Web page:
Published in Cancer Detection and Prevention 1997; 21(4):380-389.

Employee Response to a Company-Sponsored Program of Colorectal and Prostate Cancer Screening

Ronald E Myers PhD DSWa, Sally W Vernon PhDb, Arvind V Carpenter,DDS Dr PHc, Andrew M. Balshem BAd, Philip G Lewis MD MPHc, Thomas A Wolf MAa, June Hilbert RNc, Lester R. DeFonso BAc, Eric A Ross ScMd

aBehavioral Epidemiology, Thomas Jefferson University, Philadelphia, PA; bDepartment of Behavioral Medicine, University of Texas Health Science Center,-,-; cRohm & Haas Company,-,-; dDivision of Population Science, Fox Chase Cancer Center

Address all correspondence and reprint requests to: Ronald E Myers, Ph.D., DSW Thomas Jefferson University, 125 S. 9th St., 403 Sheridan Bldg., Philadelphia, PA 19107.

ABSTRACT: Studies done in the mid-1970s documented increased risk for respiratory cancer and leukemia among employees in a chemical company manufacturing plant where chloromethyl ethers were used in production from 1948 to 1971. In the late 1980s, the company informed current and former employees about the results of follow-up studies which showed a moderation of risk for respiratory cancer and leukemia. New data showing elevated rates of mortality from colorectal, prostate, bladder, and pancreatic cancer in the population were also reported. Via mailed correspondence, the company made a no-cost program of colorectal and prostate cancer screening available to employees upon request; and information about bladder and pancreatic cancer was made available. Thirteen percent of employees in the population indicated interest in colorectal and prostate cancer screening (response). Thitty-one percent of these responders were screened (adherence). Multivariate analyses showed that education and length of employment in the plant were positively associated with response. Being white was positively associated with response for younger workers; while among older workers being male was positively associated with response. In terms of adherence, we found that older, more highly educated workers were more likely to have a screening examination. Findings indicate that employee participation in workplace-sponsored colorectal and prostate cancer screening can vary according to worker sociodemographic factors and length of employment in areas of potential exposure.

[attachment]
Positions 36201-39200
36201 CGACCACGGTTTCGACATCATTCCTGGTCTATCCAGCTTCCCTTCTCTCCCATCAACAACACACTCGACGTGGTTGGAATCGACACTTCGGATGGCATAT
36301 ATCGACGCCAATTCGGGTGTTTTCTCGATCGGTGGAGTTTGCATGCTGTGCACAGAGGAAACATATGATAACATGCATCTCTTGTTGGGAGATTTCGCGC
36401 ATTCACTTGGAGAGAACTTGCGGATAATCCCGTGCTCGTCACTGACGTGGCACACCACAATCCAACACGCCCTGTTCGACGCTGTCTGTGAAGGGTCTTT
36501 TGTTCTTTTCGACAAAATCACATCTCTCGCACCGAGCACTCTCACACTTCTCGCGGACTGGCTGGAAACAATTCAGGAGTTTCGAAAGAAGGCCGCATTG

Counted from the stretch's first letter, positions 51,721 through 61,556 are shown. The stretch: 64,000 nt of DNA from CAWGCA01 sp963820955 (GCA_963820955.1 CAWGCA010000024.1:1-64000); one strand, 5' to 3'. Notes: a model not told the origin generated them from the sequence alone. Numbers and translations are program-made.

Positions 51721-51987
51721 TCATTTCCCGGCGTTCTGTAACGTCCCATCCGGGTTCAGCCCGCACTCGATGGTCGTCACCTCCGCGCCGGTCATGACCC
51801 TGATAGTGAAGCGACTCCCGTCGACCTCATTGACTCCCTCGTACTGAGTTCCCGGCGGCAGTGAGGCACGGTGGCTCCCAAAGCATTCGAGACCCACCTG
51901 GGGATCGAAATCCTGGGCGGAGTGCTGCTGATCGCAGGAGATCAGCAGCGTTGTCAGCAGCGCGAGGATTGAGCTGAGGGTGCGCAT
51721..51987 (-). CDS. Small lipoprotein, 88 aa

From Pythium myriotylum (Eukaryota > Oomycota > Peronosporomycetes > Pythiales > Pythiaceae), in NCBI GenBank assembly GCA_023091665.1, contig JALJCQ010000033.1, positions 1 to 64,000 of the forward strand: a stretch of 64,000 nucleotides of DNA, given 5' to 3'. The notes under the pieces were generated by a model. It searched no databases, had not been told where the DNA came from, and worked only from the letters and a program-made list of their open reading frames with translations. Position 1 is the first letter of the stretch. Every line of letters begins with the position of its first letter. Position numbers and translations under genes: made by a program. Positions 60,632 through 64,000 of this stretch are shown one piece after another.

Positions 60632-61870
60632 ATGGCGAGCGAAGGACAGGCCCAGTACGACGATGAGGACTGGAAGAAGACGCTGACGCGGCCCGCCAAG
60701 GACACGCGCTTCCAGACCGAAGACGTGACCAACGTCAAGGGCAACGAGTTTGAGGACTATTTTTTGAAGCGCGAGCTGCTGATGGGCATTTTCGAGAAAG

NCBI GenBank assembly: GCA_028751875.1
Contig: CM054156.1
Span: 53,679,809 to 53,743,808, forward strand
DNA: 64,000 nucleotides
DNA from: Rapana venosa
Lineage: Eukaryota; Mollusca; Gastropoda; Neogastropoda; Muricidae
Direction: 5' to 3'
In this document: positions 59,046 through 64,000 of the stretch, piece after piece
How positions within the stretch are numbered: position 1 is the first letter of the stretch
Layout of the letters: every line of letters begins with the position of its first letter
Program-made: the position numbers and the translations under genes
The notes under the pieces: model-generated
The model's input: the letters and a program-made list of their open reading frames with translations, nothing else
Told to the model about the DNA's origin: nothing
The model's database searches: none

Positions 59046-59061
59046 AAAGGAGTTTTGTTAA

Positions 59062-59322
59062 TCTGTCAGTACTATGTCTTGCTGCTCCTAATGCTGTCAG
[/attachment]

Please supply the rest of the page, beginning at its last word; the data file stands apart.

KEY WORDS: colorectal cancer, employee, employer, prostate cancer, screening.